King County Executive Constantine honors ‘the stewards of our shared history’ with John D. Spellman Awards

Executive Constantine honored recipients of this year’s John D. Spellman Awards for historic preservation, including the city of Kirkland’s effort to protect buildings surrounded by new development.

King County Executive Dow Constantine announced recipients of the 2017 John D. Spellman Awards, honoring people and organizations that protect and restore significant historic resources. Recipients include the city of Kirkland, which has worked to protect historic buildings that reflect the community’s identity under intense development pressure.

The awards are named in honor of John D. Spellman, former King County Executive and Washington State Governor, who established the county’s Historic Preservation Program 39 years ago.

“John Spellman is a good and noble man who humbly stewarded his county and the state. The Spellman awards honor the stewards of our shared history,” said Executive Constantine. “At a time of unprecedented growth and change, these awardees are protecting, restoring, and interpreting the places that tell the story of a proud and still young region.”

The 2017 recipients of Spellman Awards for historic preservation are:

Diana Keller, for rehabilitation of the 1910 Hill Crest Barn in Carnation. With funding from King County’s Barn Again grant program, combined with her own cash match and labor, Keller wasted no time upon returning home from college to lift the barn, install a new foundation and floor slab, replace siding and repaint the exterior of this iconic community landmark.

Fall City Historical Society, for achievement in education for implementing an ambitious program of activities, events, and projects that educate the public about Fall City’s fascinating history, including an interpretative signage program that gives visitors glimpses into the community’s past; and creation of a traveling scale model of the fragile 1888 Fall City Hop Shed.

City of Kirkland, for identifying and planning for the protection of the historic buildings that give Kirkland its character and sense of place. Amidst intense development pressures, Kirkland has identified and catalogued its most significant buildings, adopted zoning incentives that help maintain neighborhood character while accommodating development, and found a creative alternative to demolition of one of its earliest residences, the Dr. Trueblood House.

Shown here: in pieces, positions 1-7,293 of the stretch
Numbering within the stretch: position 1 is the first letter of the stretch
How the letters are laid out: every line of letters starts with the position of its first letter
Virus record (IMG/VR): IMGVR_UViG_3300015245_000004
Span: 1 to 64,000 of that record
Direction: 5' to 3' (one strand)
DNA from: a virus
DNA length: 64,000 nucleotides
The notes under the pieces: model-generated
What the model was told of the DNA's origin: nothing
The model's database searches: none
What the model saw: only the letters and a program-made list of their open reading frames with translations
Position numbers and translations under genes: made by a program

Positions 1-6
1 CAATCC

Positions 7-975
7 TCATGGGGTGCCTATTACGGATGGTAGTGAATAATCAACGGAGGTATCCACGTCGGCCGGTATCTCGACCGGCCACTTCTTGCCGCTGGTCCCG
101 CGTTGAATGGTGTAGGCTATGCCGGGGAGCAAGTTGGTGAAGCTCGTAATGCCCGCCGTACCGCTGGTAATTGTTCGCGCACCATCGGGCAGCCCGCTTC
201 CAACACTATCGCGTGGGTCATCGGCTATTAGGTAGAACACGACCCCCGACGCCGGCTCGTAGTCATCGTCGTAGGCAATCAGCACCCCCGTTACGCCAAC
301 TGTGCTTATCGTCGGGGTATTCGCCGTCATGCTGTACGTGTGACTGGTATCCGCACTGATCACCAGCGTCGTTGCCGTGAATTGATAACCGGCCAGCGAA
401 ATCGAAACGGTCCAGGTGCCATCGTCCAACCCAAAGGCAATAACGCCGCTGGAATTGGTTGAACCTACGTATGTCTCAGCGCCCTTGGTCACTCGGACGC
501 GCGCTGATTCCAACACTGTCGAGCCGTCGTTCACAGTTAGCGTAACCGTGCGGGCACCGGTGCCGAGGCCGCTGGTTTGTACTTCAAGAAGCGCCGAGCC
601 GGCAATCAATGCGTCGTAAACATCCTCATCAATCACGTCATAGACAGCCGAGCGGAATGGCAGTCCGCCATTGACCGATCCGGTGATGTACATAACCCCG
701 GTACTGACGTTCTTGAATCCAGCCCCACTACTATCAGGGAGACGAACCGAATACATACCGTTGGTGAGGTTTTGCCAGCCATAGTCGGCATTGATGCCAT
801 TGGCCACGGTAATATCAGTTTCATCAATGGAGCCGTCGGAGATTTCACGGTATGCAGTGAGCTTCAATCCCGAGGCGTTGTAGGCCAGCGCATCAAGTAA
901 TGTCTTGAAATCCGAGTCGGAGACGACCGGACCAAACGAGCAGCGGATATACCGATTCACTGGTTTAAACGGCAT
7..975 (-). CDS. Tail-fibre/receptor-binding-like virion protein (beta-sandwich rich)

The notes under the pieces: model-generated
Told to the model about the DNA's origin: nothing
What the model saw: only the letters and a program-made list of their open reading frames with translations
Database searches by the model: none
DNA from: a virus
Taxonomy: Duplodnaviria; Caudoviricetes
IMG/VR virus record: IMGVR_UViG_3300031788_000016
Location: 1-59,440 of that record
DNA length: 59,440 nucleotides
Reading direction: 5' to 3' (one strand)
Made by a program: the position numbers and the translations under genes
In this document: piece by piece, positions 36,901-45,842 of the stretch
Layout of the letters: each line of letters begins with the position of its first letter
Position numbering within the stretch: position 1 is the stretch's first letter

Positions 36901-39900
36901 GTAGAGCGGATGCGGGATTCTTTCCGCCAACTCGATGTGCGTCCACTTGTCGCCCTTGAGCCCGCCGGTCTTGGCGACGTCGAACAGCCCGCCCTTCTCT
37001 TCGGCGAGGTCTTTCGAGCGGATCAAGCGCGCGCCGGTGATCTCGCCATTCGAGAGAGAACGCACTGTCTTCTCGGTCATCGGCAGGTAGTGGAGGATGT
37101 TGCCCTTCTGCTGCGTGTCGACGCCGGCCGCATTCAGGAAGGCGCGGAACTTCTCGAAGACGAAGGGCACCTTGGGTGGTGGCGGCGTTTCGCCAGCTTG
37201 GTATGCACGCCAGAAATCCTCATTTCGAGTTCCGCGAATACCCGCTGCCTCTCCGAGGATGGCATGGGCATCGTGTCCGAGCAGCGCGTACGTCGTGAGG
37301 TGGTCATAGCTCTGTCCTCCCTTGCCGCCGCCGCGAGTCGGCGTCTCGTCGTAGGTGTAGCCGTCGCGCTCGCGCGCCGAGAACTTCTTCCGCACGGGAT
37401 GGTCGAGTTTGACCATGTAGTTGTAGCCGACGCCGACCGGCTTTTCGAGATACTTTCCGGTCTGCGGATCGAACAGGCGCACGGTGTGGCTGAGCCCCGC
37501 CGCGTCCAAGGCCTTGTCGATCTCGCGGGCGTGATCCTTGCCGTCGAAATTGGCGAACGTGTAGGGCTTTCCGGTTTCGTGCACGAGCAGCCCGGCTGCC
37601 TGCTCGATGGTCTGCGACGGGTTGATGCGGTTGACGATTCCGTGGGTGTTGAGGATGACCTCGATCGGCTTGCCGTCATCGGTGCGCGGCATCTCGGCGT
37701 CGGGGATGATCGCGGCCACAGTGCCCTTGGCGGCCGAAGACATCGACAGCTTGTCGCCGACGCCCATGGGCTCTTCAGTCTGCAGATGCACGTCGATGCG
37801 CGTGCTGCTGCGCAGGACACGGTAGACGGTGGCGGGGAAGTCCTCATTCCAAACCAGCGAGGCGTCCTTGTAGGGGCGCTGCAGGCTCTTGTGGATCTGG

Stacey Kroeze, for restoration of original features of the Barton House in Kent’s Mill Creek historic district. With historic photos of her house as her guide and grant funds from 4Culture, Kroeze reversed a 1950s alteration that detracted from the house’s original character by restoring a curved inset second floor window. Today, the Barton House looks more like it did in 1909, and her project is encouraging others in the district to restore their historic homes.

Honoring the owners and stewards of historic landmarks

At the ceremony at the historic Kirkland Woman’s Club, King County Department of Natural Resources and Parks Director Christie True also awarded certificates to owners and stewards of properties that were recently designated as landmarks.

Peggy and Toby Wenham, were honored for designating the 1923 Enumclaw National Bank building as a city of Enumclaw landmark. Located in the heart of Enumclaw’s historic commercial district, this stately building is associated with Enumclaw’s business and building boom of the 1920s.

Wayne Gullstad, was honored for designating the majestic Stewart Barn, which has stood as a visual landmark in the Snoqualmie River Valley since 1928. The property marks the history of dairy farming in King County and the barn features a unique, soaring Gothic arch truss roof.

Bethlyn and Mark Miller, were honored for designating King County’s first midcentury modern residence as an Issaquah landmark. Located on the north side of Squak Mountain, it was built for Atomic Energy Commission Manager William Conrardy, who chose this location to take advantage of the natural protection from his feared nuclear attack on Fort Lewis and McCord Air Force Base. In addition to midcentury modern design features, it includes a bomb shelter in the basement.

The King County Historic Preservation Program was established in 1978 to identify, document, and protect King County’s significant historic resources. The Historic Preservation Program staffs a nine-person Landmarks Commission, conducts environmental reviews in cooperation with other agencies and jurisdictions, manages a regional preservation program in partnership with numerous suburban cities, maintains an inventory of historic resources, and develops and implements incentives to support and encourage restoration and rehabilitation of historic properties. See images of all 2017 recipients and their projects here:

  – King County Historic Preservation Program